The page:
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Vice-President of the European Commission responsible for the Digital Agenda
European Innovation Partnership on Active and Healthy Ageing: acting together to tackle barriers and let innovation fly
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European Innovation Partnership on Active and Healthy Ageing – Stakeholders' Conference
Brussels, 26 November 2010
Ladies and Gentlemen,
We are here today to develop together the pilot innovation partnership on active and healthy ageing. Our aim is to increase the quality of life.
Why this European Innovation Partnership?
We need to find better ways to value elderly people. Accelerating innovations which help our elderly to live more independent, active and healthier lives is obviously a great step towards that!
The benefits will spread far beyond the current elderly generation. From the jobs this innovation creates, to the way it forces us to re-think the way we design health and social care systems: I think this partnership can be the prompt for many great improvements in the quality of life.
I have seen this dynamic in action in other health and care-related fields. In Germany, employers, employees and insurance companies promote healthy eating to reduce insurance premiums. In Utrecht, the children's hospital has been redesigned around the patients. They aren't sent around different parts of the hospital like parcels – the people are in fact at the centre of the policy. That is how it should be, and it is, in fact, cheaper. What is the link to today? The link is that by working in partnership and thinking outside the box, we can develop win-win situations for all parties.
The power and potential of ICT
The Digital Agenda for Europe recognises the huge potential of ICT in this area. Digital technologies are the greatest driver for innovation in health. In those parts of Europe where telecare has become a common practice, for example, clear evidence tells us that the use of ICT is indeed win-win. ICT improves care efficiency, frees up hospital beds, and users love it. I saw this in Odense, Denmark, watching physiotherapy techniques taught to patients via video, and a chronically ill patient living independently facilitated by ICT.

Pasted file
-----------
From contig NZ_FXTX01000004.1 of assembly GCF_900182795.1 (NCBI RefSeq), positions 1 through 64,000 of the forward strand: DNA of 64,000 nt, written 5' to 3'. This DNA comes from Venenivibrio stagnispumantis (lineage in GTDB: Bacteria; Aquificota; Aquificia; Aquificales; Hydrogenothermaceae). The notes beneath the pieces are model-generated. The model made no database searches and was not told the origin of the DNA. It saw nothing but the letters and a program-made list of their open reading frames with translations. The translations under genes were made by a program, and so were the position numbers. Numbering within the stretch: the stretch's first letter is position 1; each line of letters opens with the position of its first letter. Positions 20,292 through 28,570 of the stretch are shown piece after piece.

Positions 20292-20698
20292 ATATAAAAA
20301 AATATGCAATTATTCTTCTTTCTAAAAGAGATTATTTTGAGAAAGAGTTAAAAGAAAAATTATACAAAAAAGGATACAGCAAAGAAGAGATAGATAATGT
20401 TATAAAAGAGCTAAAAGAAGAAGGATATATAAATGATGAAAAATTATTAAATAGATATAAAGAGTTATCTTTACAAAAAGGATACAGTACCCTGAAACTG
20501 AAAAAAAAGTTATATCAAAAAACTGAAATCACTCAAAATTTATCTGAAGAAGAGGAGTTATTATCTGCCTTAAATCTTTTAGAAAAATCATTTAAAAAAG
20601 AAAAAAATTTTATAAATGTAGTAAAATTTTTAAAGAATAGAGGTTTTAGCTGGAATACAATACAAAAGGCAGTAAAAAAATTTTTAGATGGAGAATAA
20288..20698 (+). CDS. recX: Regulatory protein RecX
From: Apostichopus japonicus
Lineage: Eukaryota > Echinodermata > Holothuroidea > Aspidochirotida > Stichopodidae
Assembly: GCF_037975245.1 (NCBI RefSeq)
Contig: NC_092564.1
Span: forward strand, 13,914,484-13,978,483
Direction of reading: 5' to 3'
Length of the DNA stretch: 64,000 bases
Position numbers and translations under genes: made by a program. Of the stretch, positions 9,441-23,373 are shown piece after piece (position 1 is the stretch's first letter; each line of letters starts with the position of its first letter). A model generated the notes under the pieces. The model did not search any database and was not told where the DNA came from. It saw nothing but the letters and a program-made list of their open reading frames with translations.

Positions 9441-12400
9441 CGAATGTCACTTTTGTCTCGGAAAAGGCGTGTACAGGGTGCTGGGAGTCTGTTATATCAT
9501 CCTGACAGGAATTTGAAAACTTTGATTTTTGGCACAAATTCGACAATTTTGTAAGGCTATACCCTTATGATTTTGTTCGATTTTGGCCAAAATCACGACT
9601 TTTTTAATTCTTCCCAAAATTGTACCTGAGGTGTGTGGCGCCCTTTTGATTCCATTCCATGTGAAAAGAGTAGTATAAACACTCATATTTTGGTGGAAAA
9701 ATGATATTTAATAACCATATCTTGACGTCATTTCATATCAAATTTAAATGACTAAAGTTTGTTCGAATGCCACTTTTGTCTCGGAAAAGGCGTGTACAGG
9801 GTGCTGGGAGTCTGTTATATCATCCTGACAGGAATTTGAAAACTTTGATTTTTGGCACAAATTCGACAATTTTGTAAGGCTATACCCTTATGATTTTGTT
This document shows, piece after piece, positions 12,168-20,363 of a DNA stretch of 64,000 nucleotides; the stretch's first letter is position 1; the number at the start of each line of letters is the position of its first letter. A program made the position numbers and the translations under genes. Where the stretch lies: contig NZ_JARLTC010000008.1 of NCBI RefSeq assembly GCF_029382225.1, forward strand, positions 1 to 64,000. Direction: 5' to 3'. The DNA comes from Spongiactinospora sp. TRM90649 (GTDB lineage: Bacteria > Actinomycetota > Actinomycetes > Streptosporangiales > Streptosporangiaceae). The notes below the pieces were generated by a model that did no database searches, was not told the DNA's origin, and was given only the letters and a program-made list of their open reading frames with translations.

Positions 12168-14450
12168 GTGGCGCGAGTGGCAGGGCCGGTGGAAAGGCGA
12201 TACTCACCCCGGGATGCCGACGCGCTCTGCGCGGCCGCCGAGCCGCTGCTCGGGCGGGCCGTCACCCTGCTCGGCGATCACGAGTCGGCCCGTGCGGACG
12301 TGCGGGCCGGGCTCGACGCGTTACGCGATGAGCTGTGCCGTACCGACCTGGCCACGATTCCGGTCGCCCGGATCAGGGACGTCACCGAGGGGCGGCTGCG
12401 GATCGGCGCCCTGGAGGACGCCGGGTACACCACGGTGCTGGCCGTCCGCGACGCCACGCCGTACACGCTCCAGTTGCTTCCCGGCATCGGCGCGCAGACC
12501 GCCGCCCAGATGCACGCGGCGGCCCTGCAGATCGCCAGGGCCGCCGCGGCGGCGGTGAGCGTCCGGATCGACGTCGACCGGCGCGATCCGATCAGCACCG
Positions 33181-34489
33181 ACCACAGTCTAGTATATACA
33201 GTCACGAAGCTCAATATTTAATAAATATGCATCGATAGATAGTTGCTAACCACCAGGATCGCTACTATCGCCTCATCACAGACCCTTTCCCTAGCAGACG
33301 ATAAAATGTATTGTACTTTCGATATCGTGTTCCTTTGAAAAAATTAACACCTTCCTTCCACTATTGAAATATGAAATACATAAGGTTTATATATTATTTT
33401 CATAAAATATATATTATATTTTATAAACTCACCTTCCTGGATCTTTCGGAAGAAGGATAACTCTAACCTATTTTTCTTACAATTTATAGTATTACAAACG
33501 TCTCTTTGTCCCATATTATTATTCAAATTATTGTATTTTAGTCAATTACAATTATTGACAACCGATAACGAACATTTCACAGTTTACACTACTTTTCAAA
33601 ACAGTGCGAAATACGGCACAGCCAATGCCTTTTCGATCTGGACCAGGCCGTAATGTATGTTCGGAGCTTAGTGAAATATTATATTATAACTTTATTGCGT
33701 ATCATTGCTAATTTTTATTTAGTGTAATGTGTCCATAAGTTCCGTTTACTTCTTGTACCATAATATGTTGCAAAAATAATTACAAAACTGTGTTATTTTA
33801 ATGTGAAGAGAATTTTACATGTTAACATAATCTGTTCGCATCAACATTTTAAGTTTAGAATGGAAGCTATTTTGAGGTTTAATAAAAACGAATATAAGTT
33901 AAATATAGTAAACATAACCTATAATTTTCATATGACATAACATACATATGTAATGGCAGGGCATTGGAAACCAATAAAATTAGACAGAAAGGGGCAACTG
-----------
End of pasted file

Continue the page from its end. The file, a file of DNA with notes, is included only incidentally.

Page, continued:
Just a couple of weeks ago, I was in San Francisco. In a park elderly people were practising Tai-Chi. Thinking of Odense; I thought "why not Tai-Chi via telecare too?" Tai Chi helps in fall prevention and connects elderly people all over the world. More than that, this little anecdote reminded me that even an ancient art such as Tai Chi has an ICT application. There are very few aspects of health and health spending that we can't improve with ICT!
What is holding us back and what is the way forward?
So why is success limited today? Why do we have a "market of pilots" instead of a string of global successes? Structural barriers are the answer. In particular, health funding systems do not yet reflect new technological and demographic realities. Research is too fragmented. We have regulation we do not need, and standard-setting is slow. So I want to see concrete ideas emerge from the discussions today and in the coming months; ideas to help us remove these structural barriers.
By joining up, my hope is that we can bridge the gaps that make active and healthy ageing harder to achieve.
The Commission will not interfere by ranking problems or prioritising solutions. Instead we simply want to give you to the tools to reach your own bold conclusions. Tell us what works and what doesn't. Feel free to be confrontational.
This will be a movement carried by all of you. So please spend today thinking about where you can jointly best add value. Tell us about your concrete proposals for projects. Ask us to hook you up with the right partners. And carry your enthusiasm throughout the life of the partnership
Commissioners John Dalli, Maire Geoghegan-Quinn and I are working very closely together to make this partnership work. We want to ensure a common vision and a coherent approach to achieve our joint objectives. I hope you can have equally close and productive partnerships; linking providers and recipients of care, bringing together suppliers with practitioners and users, including insurers and healthcare funding agencies
If we value our elderly then we must value this partnership. This is our historical opportunity to confront our demographic destiny, to build a new industry and to secure quality of life for our elderly; and make our healthcare systems more sustainable. Let's not waste a minute or a euro as we set about that task.